4. Genomic analysis of differentiation between soil types reveals candidate genes for local adaptation in Arabidopsis lyrata.

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    Thomas L Turner

    Full Text Available Serpentine soil, which is naturally high in heavy metal content and has low calcium to magnesium ratios, comprises a difficult environment for most plants. An impressive number of species are endemic to serpentine, and a wide range of non-endemic plant taxa have been shown to be locally adapted to these soils. Locating genomic polymorphisms which are differentiated between serpentine and non-serpentine populations would provide candidate loci for serpentine adaptation. We have used the Arabidopsis thaliana tiling array, which has 2.85 million probes throughout the genome, to measure genetic differentiation between populations of Arabidopsis lyrata growing on granitic soils and those growing on serpentinic soils. The significant overrepresentation of genes involved in ion transport and other functions provides a starting point for investigating the molecular basis of adaptation to soil ion content, water retention, and other ecologically and economically important variables. One gene in particular, calcium-exchanger 7, appears to be an excellent candidate gene for adaptation to low CaratioMg ratio in A. lyrata.

  5. The Arabidopsis lyrata genome sequence and the basis of rapid genome size change

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    Hu, Tina T.; Pattyn, Pedro; Bakker, Erica G.; Cao, Jun; Cheng, Jan-Fang; Clark, Richard M.; Fahlgren, Noah; Fawcett, Jeffrey A.; Grimwood, Jane; Gundlach, Heidrun; Haberer, Georg; Hollister, Jesse D.; Ossowski, Stephan; Ottilar, Robert P.; Salamov, Asaf A.; Schneeberger, Korbinian; Spannagl, Manuel; Wang, Xi; Yang, Liang; Nasrallah, Mikhail E.; Bergelson, Joy; Carrington, James C.; Gaut, Brandon S.; Schmutz, Jeremy; Mayer, Klaus F. X.; Van de Peer, Yves; Grigoriev, Igor V.; Nordborg, Magnus; Weigel, Detlef; Guo, Ya-Long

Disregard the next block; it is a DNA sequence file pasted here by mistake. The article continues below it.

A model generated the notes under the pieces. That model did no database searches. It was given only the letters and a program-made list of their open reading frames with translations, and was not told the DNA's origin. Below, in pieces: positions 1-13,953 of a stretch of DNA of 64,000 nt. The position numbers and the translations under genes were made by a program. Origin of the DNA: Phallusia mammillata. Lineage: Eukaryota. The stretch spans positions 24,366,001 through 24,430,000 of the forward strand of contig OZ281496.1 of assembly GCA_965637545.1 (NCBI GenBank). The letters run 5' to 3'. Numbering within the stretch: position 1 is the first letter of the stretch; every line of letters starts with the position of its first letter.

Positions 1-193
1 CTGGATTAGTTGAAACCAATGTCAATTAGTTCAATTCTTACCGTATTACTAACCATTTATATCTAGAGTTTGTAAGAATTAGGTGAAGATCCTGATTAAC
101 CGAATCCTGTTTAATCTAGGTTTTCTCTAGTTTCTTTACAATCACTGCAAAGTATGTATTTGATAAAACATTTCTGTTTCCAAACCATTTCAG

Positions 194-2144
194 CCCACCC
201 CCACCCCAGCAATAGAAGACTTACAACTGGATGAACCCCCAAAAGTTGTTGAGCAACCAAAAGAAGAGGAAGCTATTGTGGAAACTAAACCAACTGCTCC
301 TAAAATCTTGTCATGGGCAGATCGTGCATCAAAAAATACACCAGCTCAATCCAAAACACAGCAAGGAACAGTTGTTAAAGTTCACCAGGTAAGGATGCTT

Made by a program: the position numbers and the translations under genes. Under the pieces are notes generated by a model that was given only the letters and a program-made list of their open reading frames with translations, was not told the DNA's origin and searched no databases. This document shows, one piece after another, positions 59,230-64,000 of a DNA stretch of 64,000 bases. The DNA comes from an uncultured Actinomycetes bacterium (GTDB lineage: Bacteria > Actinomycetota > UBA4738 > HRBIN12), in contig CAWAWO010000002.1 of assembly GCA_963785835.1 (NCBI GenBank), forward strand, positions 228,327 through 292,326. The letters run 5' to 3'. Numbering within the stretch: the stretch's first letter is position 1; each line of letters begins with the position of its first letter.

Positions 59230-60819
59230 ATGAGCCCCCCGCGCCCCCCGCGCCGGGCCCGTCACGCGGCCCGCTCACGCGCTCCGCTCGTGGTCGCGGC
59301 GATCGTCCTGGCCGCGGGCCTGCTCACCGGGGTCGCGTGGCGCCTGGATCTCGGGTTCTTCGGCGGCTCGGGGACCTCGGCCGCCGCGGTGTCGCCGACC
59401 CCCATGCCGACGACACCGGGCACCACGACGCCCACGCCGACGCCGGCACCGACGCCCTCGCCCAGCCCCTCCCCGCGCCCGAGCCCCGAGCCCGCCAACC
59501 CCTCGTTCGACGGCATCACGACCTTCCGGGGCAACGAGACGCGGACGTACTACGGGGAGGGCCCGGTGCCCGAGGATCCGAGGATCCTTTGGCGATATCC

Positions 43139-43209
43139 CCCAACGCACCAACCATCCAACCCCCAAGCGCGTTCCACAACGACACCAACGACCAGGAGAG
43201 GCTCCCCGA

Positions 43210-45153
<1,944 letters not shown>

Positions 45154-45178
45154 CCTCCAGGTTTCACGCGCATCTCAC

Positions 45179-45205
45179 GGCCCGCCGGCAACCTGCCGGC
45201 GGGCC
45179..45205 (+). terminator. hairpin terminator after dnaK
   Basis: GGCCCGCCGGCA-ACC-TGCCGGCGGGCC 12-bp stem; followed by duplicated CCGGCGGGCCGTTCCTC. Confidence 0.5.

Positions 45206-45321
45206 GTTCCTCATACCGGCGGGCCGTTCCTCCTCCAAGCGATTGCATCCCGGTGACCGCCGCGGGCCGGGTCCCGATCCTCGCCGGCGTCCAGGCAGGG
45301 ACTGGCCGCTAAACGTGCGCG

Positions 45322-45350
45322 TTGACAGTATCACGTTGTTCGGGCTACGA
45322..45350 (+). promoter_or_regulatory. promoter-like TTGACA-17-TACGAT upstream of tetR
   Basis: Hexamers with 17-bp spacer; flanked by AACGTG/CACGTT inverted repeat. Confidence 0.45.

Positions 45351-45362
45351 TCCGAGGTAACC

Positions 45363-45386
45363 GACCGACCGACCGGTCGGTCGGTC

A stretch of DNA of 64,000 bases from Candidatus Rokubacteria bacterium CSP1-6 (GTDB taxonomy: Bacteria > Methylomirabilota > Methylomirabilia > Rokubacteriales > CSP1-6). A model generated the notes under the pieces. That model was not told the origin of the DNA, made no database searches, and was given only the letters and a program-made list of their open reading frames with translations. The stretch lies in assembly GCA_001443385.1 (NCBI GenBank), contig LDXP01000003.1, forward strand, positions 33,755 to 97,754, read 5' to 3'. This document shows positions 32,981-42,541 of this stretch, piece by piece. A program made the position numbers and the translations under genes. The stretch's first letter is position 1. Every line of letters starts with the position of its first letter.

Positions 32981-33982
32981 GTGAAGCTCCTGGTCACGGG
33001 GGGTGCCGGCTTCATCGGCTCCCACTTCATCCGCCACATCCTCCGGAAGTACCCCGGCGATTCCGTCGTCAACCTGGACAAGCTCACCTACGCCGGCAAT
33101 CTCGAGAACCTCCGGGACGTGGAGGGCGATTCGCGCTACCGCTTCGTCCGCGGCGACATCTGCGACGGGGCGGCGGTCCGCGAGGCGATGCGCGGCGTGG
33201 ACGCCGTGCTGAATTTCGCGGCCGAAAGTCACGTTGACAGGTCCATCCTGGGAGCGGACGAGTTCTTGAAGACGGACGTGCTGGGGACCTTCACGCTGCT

2011-04-29

    In our manuscript, we present a high-quality genome sequence of the Arabidopsis thaliana relative, Arabidopsis lyrata, produced by dideoxy sequencing. We have performed the usual types of genome analysis (gene annotation, dN/dS studies etc. etc.), but this is relegated to the Supporting Information. Instead, we focus on what was a major motivation for sequencing this genome, namely to understand how A. thaliana lost half its genome in a few million years and lived to tell the tale. The rather surprising conclusion is that there is not a single genomic feature that accounts for the reduced genome, but that every aspect centromeres, intergenic regions, transposable elements, gene family number is affected through hundreds of thousands of cuts. This strongly suggests that overall genome size in itself is what has been under selection, a suggestion that is strongly supported by our demonstration (using population genetics data from A. thaliana) that new deletions seem to be driven to fixation.

  6. Molecular evolutionary analysis of the Alfin-like protein family in Arabidopsis lyrata, Arabidopsis thaliana, and Thellungiella halophila.

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    Yu Song